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March 12, 1997

Nifedipine for Hypertensive Emergencies

Author Affiliations

The Hauser-Ross Eye Institute Sycamore, Ill

JAMA. 1997;277(10):789-790. doi:10.1001/jama.1997.03540340023019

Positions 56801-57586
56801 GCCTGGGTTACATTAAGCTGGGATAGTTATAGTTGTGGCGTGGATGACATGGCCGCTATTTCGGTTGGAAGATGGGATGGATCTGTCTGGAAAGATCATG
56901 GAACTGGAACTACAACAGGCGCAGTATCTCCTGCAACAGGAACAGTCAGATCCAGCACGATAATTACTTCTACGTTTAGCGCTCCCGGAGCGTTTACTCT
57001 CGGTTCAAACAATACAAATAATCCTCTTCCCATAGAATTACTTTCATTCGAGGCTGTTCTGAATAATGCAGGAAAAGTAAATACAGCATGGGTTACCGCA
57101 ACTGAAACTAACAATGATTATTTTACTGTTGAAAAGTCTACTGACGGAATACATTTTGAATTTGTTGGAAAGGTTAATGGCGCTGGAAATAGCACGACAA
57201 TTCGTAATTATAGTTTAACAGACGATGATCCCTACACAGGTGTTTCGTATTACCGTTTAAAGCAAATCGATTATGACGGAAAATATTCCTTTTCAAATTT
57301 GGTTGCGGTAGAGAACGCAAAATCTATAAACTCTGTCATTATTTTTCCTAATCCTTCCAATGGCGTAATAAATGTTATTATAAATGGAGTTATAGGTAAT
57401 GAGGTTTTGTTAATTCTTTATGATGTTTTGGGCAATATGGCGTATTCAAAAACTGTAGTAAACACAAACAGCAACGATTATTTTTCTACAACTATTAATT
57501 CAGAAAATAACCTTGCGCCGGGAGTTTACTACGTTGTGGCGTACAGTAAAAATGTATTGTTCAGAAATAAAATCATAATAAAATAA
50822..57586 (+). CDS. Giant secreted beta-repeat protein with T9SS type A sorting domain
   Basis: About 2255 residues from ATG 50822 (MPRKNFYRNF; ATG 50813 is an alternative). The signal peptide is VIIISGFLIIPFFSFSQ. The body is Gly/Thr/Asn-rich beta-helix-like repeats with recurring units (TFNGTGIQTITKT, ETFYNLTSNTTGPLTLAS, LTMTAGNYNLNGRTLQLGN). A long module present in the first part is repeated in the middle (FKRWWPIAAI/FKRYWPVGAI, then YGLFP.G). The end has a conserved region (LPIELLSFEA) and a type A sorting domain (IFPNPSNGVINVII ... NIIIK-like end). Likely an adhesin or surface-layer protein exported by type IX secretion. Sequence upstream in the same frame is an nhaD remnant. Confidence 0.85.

To the Editor.  —As an anesthesiologist in a freestanding ophthalmologic surgery center, I have administered approximately 12 500 peribulbar blocks to patients undergoing cataract surgery during the past 5 years. In my practice, hypertension is a frequently encountered problem (nearly half of my patients are taking medications for hypertension) that I cannot leave untreated. Because of potentially devastating hemorrhagic complications that may accompany peribulbar blocks and intraocular surgery, it is not prudent to begin surgical treatment until the patient's blood pressure is under control. Because more than 90% of the patients with hypertension whom I manage have had blood pressures recorded in the normal range in their physicians' offices during their preoperative evaluations, I cannot justify sending them back to their physicians for more aggressive treatment. Consequently, I have administered oral nifedipine (5-10 mg) to nearly 30% of my patients to maintain their systolic blood pressures at less than 170 mm Hg prior